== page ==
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Re: “At 40 years old, Alligator Records continues to evolve

LET THE NUMBERS ROLL
      
Here is another small set of data from the ongoing research on the status of African American performers in the industry. 
This report focuses on the widely acknowledged Blues Music Awards (formerly the Handy Awards), presented annually in May by the Blues Foundation in Memphis, TN.
The statistics presented here are based on a sample of six categories presented by the BMAs and they show the overall percentage of African American winners over the past ten years, from 2002 to 2011.

Blues Entertainer of the Year - 6/10 
6 african american winners over the past 10 years, with B.B.King the undisputed winner from 2002 to 2005 (the percentage of African American winners is 60%). 
Since the renaming of the category to the B.B.King Award in 2006, 2 African Americans have received the award over the past 6 years. 
- percentage of African american Ainners: 33%

Blues Band of the Year  - 4/10  
4 African American bands have won in the past 10 years.
- percentage of African American winners:  40%

Best Contemporary Blues Male artist of the Year - 5/10,  
5 awards have been won by an African American, all 5 to Buddy Guy    
- percentage of African American winners: 50%  

Best Contemporary Blues Female artist of the Year - 5/10  
5 African American winners over the past 10 years.
- percentage of African American winners:  50%  

Blues Instrumentalist of the Year - Guitar - 3/10 
3 African American guitar players have won the Blues Award in 10 years
- percentage of African American winners  30% 

Blues Instrumentalist of the Year - Harmonica - 0/10  
No African American winners over the past 10 years. 
- percentage of African American winners 0%

COMMENTS:
* In the Blues Contemporary Male category: Buddy Guy is the only African American winner in the 10 years sampled, receiving the award five out of ten times.

* In the Blues Instrumentalist of the Year - Guitar: Buddy Guy and Hubert Sumlin are the only two African Americans who have won this award over the past ten years.

* In the Best Instrumentalist of the Year - Harmonica category: no African American has won the Blues Award over the past ten years.  We expanded our analysis to look back to 1993, the year  in which the separate categories for different instruments were created. The result does not change:  No African American harmonica player has ever won a Blues Award, although Carey Bell, James Cotton, Billy Boy Arnold, Sugar Blue and Billy Branch, all critically acclaimed harp players, have each been nominated over the past 19 years.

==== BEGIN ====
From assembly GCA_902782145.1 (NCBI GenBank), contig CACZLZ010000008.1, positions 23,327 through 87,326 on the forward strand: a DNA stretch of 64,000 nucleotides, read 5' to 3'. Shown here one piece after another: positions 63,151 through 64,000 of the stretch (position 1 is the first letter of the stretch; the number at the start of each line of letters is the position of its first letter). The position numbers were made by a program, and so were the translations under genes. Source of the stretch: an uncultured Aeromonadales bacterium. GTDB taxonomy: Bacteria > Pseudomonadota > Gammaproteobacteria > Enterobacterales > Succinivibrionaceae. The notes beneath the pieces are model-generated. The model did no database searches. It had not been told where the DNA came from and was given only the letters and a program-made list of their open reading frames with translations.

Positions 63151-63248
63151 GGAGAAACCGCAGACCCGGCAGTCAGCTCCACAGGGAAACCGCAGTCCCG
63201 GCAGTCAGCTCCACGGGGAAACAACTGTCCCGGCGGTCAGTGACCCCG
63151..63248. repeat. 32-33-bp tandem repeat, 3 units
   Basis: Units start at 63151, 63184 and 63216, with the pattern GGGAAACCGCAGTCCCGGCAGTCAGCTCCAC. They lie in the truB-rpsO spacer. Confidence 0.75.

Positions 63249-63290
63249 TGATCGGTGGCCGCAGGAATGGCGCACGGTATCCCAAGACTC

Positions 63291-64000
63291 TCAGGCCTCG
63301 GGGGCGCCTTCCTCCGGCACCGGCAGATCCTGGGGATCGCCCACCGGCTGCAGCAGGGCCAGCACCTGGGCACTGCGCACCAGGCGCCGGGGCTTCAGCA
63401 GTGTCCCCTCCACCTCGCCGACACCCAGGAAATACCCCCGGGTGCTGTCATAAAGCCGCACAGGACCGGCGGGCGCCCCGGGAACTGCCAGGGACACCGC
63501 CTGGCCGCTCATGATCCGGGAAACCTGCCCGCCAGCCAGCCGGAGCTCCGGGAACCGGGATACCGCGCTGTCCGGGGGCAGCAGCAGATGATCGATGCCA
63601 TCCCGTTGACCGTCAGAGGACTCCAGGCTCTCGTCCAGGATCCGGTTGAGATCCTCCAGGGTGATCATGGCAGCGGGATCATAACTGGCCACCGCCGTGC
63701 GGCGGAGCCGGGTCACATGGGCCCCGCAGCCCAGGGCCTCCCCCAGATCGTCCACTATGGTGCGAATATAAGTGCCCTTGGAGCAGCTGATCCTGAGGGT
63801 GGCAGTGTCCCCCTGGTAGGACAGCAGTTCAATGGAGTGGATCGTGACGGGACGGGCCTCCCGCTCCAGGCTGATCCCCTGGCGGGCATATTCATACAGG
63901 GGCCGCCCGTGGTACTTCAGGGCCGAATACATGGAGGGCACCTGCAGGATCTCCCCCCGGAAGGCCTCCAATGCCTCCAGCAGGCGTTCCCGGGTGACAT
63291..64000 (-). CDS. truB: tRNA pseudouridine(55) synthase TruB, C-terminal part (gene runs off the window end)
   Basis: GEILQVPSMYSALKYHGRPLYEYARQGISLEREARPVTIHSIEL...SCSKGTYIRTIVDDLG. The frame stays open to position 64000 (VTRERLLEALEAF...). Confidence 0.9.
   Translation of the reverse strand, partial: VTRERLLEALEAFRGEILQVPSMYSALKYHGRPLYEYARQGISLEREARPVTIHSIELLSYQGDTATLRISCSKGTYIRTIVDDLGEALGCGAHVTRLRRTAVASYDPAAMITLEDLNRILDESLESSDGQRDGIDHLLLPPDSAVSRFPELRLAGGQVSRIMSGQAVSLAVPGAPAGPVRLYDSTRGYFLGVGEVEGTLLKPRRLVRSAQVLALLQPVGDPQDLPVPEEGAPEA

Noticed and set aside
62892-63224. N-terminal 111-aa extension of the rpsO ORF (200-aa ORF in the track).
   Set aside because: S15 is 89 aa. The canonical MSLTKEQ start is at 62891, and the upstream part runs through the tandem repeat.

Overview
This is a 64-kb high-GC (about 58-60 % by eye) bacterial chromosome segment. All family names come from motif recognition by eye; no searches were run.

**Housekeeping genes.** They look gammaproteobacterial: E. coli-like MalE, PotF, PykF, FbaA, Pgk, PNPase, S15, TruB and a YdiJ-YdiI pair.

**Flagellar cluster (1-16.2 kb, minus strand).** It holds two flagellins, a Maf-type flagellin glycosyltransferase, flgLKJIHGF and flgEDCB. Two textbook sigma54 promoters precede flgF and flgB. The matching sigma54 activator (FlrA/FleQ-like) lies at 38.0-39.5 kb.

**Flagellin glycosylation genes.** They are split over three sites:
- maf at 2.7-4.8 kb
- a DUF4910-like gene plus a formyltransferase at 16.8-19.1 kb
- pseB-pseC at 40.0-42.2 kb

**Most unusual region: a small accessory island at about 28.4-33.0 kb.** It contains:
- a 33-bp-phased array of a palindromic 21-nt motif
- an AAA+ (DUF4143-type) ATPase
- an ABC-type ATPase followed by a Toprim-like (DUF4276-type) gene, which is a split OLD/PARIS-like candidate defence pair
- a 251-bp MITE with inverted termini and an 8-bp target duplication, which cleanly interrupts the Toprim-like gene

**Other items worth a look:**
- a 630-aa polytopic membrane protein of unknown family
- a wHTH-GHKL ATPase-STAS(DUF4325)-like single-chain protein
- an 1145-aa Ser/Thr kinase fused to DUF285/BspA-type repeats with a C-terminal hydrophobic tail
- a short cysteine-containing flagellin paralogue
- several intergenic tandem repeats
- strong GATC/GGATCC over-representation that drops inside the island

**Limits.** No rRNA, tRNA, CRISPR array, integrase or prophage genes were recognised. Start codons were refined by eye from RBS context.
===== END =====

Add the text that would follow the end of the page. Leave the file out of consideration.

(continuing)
* Junior Wells, one of the most critically esteemed and undisputed masters of the blues harp, has never received a nomination in this category, although he did win awards for his recordings.

* What conclusions can be drawn from these numbers?

The research presented here is part of an ongoing project by The Blues Coalition.
More to come...

The Blues Coalition
www.bluescoalition.org

Posted by Blues Coalition on 09/19/2011 at 1:40 PM

Re: “At 40 years old, Alligator Records continues to evolve

FOOD FOR THOUGHT
Some Preliminary Data on Blues Festival Bookings

Here's some preliminary data analyzing the line-ups of a sample of the major blues festivals/events this year.
These data focus on bands that are predominantly African American and are headed by African American bandleaders. (They do not include bands that are led by non-African Americans but use African Americans as side artists or special/featured guests. This will be another category in future research.)

Edmonton Labatt Blues Festival
A total of 13 bands, only 2 of which were lead by African Americans and predominantly African American in composition; 0 African Americans as headliner, but 1 as a featured guest Percentage of total acts booked: 15%

Bluestock
9 African American bands in a total of 22 bands; 2 African American headliners.
Percentage of total acts booked: 41%

Tampa Bay Blues Festival
A total of 15 bands, only 6 of which were led by African Americans and predominantly African American in composition.
Percentage of total acts booked: 40%

Telluride Blues & Brews
A total of 18 bands, only 1 African American headliner and a total of 5 bands led by African Americans and predominantly African American in composition
Percentage of total acts booked: 33%

Riverfront Blues Festival (Wilmington, DE)
A total of 15 bands, only 6 of which were led by African Americans
Percentage of total acts booked: 40%

Bedford Blues & BBQ
A total of 10 bands on the main stage, only 3 of which were led by African Americans
Percentage of total acts booked: 33%

Waterfront Blues Fest
24 african american bands in 85+ performances.

Blues Cruise pacific 2011
27 bands, 11 of which led by African Americans and predominantly African American in composition
Percentage of total acts booked: 40%

A few exceptions to the pattern include:

North Atlantic Blues Festival
13 bands, 10 of which led by African Americans.
Percentage of total acts booked: 76%

Pennsylvania Blues Festival - Blue Mountain Ski area
10 bands, 9 of which led by African Americans.
Percentage of total acts booked: 90%

These data are descriptive and not explanatory, and a part of a larger research project.
Some questions to consider:
- Do these data provide evidence that African American artists are now at a distinct disadvantage in the Blues business?

- Is there a lack of awareness or responsibility on behalf of the promoters to the importance of preserving and promoting the authenticity of Blues, as a cultural creation and contribution of the African American community?

To be continued....
The Blues Coalition
www.bluescoalition.org

Posted by Blues Coalition on 09/04/2011 at 10:16 AM

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